Hezbollah: A systematic violator of international law

The growing menace of Hezbollah must be tackled, not merely for the sake of Lebanon’s neighbors, including Israel, but for the sake of the Lebanese themselves.

The Hezbollah flag (photo credit: REUTERS)
The Hezbollah flag
(photo credit: REUTERS)
As Prime Minister Benjamin Netanyahu outlined during his recent presentation to the UN General Assembly, Hezbollah is a terrorist organization, one that draws its influence through systemic violations of international law.
In early August, a powerful blast caused by the detonation of an enormous quantity of ammonium nitrate stored at Beirut port shook the entire Lebanese capital, killing at least 190, injuring thousands and causing devastating damage to property.
While an investigative report into the explosion has yet to be published, many Lebanese protesters have been pointing fingers at Hezbollah as the prime culprit responsible for the explosion. Circumstantial suspicion of Hezbollah’s responsibility for this tragedy is predicated upon the organization’s well-known control of the port, and its pattern of storing ammonium nitrate for terrorist purposes in various locations around the world, including Germany, Cyprus, the UK and Thailand.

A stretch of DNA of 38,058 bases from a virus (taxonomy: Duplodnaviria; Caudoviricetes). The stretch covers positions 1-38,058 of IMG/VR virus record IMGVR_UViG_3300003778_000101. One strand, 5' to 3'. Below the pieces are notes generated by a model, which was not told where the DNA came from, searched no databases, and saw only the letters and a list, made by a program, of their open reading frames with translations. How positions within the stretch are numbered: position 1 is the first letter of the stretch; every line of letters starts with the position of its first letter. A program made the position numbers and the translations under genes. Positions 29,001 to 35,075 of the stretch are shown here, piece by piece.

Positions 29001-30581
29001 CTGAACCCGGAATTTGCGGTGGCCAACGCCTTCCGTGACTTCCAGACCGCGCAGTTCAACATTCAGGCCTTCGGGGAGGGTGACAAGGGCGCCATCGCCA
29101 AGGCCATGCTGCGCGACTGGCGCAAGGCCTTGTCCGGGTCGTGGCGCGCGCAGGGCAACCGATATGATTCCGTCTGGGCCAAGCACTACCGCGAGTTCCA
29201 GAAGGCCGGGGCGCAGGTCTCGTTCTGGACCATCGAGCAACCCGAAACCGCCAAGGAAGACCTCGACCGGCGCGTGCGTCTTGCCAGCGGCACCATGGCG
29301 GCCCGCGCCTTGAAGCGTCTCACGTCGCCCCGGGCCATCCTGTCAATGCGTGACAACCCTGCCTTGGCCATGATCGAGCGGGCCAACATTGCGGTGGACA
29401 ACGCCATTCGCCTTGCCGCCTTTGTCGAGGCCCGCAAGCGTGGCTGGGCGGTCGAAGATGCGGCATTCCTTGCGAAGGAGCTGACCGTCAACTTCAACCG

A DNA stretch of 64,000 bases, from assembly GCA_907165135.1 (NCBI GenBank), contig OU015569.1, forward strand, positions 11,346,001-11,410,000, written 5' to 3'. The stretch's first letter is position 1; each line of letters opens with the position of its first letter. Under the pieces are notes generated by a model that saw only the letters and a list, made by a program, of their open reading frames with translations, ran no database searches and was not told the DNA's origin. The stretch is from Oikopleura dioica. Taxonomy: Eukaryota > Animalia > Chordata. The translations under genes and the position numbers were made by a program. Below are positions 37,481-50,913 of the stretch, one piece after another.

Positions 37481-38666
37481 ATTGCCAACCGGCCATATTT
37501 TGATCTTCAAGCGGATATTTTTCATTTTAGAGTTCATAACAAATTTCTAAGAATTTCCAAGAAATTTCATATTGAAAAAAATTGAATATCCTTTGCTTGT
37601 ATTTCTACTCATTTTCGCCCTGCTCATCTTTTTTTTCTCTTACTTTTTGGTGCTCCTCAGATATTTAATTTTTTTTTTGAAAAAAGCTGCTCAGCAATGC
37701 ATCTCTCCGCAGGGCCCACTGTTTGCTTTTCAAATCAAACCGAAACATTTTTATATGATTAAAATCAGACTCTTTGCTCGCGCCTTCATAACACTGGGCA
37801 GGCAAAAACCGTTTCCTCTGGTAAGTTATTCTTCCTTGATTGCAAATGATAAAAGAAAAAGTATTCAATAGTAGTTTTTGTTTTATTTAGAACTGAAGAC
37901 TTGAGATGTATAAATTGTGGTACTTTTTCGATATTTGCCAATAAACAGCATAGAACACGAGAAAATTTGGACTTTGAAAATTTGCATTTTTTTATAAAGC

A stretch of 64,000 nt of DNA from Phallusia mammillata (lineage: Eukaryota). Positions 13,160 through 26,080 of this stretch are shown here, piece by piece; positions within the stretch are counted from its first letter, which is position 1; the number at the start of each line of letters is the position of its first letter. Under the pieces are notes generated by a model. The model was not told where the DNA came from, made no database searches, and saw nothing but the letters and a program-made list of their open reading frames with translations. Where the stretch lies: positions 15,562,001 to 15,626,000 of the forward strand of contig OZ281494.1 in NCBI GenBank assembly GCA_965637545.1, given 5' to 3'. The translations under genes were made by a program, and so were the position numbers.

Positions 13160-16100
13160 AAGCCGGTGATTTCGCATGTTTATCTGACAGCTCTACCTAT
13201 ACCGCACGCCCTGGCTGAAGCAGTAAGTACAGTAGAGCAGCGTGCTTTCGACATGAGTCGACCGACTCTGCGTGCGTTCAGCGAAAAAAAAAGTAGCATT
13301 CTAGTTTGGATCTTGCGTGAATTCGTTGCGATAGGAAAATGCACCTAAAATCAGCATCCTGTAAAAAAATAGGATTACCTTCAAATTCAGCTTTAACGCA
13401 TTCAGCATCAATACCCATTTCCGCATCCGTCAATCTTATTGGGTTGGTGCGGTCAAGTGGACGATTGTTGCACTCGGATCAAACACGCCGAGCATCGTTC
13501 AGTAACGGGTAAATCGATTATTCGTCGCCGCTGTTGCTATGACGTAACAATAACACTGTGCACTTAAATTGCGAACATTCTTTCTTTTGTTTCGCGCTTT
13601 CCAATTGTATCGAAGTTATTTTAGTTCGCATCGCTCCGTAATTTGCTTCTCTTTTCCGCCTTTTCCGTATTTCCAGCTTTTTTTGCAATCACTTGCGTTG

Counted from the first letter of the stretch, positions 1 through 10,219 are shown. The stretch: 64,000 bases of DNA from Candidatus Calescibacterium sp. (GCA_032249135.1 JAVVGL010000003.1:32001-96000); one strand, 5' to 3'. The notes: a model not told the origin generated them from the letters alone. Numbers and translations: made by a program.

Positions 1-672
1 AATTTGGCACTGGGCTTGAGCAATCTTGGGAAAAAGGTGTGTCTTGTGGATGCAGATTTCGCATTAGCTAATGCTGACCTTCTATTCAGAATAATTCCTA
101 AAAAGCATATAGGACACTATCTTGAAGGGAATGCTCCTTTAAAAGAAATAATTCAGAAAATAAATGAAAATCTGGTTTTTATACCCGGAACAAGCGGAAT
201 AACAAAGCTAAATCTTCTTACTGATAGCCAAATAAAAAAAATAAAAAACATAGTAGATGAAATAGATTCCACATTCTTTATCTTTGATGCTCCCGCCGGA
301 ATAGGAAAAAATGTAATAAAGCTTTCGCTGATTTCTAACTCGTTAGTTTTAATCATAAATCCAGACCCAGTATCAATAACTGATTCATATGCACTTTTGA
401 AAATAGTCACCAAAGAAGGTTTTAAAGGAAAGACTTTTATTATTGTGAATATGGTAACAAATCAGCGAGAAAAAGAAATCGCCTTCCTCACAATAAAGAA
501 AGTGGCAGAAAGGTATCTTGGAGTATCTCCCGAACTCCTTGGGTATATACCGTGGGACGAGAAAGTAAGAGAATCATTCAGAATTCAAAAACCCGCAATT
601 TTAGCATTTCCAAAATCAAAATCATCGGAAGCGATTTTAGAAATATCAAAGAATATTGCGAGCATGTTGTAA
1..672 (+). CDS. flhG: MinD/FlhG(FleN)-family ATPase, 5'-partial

This tragic incident reminds the world of Hezbollah’s malign activities and violations of the law in general, and international law in particular, in Lebanon, the Middle East and throughout the world.
HEZBOLLAH WAS established in 1982 as an Iranian-backed terrorist organization. Since then, it has gained growing political power in Lebanon. By the elections of 2018, Hezbollah and its political allies had won the majority of seats in the Lebanese parliament. At the same time, Hezbollah’s military wing has morphed into a fully equipped and well-trained modern army. In many ways, Hezbollah is operating as “a state within a state” in Lebanon.
As was explicitly admitted by the organization’s secretary-general, Hassan Nasrallah, the lion’s share of Hezbollah’s budget, some $700 million a year (a decrease from past years), comes directly from Iran. An estimated $200 million more comes from illegal international Hezbollah activities, such as the trafficking of narcotics and money laundering.
In recent years, the organization has been struggling to deal with international sanctions that were imposed on its funding, mainly by the US.